Modern and Contemporary
The Menil has never strived to be a comprehensive, encyclopedic collecting institution. Like other parts of the collection, Modern and Contemporary Art has its own distinct character, with deep holdings in concentrated areas—chiefly French painting before World War II and American postwar painting. One of the challenges in collecting Contemporary Art lies in the individualistic character of the collection from the mid-1980s onward.
“ Every work of art establishes its own base for criticism. Every work of art creates the climate in which it can be understood.”
–Dominique de Menil, 1972 Though a line, however indirect, can be drawn from early Modern Art through the 1970s, the contemporary collection is decidedly less focused and representative after that period. Late nineteenth-century drawings by Vincent Van Gogh, Georges Seurat, and Odilon Redon segue into representative works from the 1900s by Paul Cézanne, Henri Matisse, and Pablo Picasso. These works act as precursors to the dramatic developments of Cubism, Dada, and Surrealism (the latter representing the most extensive part of our twentieth-century collections). Comprehensive groupings of works by Giorgio de Chirico, Man Ray, Max Ernst, René Magritte, Paul Klee, and Fernand Léger are augmented by two stellar paintings by Piet Mondrian and one by Joan Miró. A 1921 painting by the American modernist Stuart Davis hints at the eclectic nature of several other artists in the collection who are represented by sole works. Five mobiles and several drawings by Alexander Calder are also a highlight. Five works by Wifredo Lam, seven by Yves Tanguy, twenty by Matta and a dozen box constructions by Joseph Cornell hint at the depth of the collection from the 1930s to the 1950s. Also represented from that time period are masterworks by Picasso, Georges Braque, Matisse, and others, including the under-recognized Tachist artist Wols.
This fertile period bridging the Atlantic from Europe to the U.S. also begins to look beyond Surrealism, to Abstract Expressionism and New American Painting, perhaps most vividly symbolized by Jackson Pollock’s 1941 The Magic Mirror and Mark Rothko’s Astral Image (1946). In addition to several drawings by Pollock and many important Rothkos are seminal works by Barnett Newman and singular pieces by Arshile Gorky, William Baziotes and others, including a sublime Ad Reinhardt and three magnificent abstractions by Clyfford Still. These works are complemented by several significant works of Conceptual pioneers like Lucio Fontana and Yves Klein.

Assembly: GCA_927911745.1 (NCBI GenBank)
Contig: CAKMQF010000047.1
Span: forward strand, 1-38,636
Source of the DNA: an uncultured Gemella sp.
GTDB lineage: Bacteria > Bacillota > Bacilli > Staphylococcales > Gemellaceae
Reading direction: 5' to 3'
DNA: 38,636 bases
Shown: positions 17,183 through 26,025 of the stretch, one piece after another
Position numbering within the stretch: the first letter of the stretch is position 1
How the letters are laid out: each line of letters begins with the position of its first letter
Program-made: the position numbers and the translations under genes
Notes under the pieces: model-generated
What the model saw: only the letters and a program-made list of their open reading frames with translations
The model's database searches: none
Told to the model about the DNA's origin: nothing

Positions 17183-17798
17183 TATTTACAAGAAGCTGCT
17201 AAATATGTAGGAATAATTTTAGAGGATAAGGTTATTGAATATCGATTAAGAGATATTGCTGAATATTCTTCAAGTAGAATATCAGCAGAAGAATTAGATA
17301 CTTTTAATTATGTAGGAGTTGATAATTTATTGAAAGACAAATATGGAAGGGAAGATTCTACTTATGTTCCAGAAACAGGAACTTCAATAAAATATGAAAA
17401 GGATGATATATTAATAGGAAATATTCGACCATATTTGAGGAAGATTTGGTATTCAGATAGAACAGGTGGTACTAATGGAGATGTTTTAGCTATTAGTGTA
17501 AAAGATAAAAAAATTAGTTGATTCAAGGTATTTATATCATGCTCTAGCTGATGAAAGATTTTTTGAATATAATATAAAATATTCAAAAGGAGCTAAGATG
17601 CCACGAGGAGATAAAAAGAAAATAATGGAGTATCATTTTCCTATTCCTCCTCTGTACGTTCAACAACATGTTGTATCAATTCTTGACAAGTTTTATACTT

By the mid-1960s, the collection mirrors the overlapping styles that characterize Contemporary Art of that period. The formation of the other major part of the collection—postwar American—is accentuated by large and diverse bodies of work by Andy Warhol, Cy Twombly, Jasper Johns, and Robert Rauschenberg.
A trove of works by Larry Rivers also forms an important part of the collection, hinting at a degree of political-based art that comes to the fore in the late 1960s (these holdings include the artists Joe Overstreet and William T. Williams). Groups of works by Brice Marden and Frank Stella, also of this time period, continue the Abstract tradition that began at the Menil with Rothko, Still, and Newman. A 1966 Josef Albers painting links European geometric abstraction (seen in Mondrian) with Minimalism (seen in the early 1960s works of Stella).
Another strand well represented in the collection is the work of West Coast artists: John Altoon, Larry Bell, Billy Al Bengston, Ed Bereal, Wallace Berman, Bruce Conner, Jay De Feo, Joe Goode, George Herms, Edward and Nancy Kienholz, and Ed Ruscha.
In the late 1960s and early 1970s, new forms and materials—such as Minimalism, Neo-Dada, anti-form, earthworks, and installations—became an important part of the discussion in contemporary art. Significant bodies of work by John Chamberlain, Dan Flavin, and Bruce Nauman act as a bridge between the “earth artists” and Minimalists and more contemporary work. Nauman’s early works from the mid-1960s (in performance, sculpture, and video) evoke the plurality of styles that have come to be known as postmodernism. A wall sculpture by Donald Judd represents a pivotal year for the artist, 1965. Two significant works from 1968 include Robert Morris’ untitled felt sculpture and Walter de Maria’s massive canvas, The Color Men Choose when They Attack the Earth.
From the mid-1970s to the present, the collection becomes more diffuse with major single works by Robert Ryman, Francis Bacon, Jean-Michel Basquiat, Eric Fischl, Robert Longo, Cindy Sherman, and Haim Steinbach. An artist strongly identified with the 1990s, Robert Gober, stands alone in the collection. Given its resonance with Surrealism and aspects of Warhol’s and Johns’s work, these Gober holdings (five works on paper and three sculptures) occupy a significant place for contemporary art in the collection.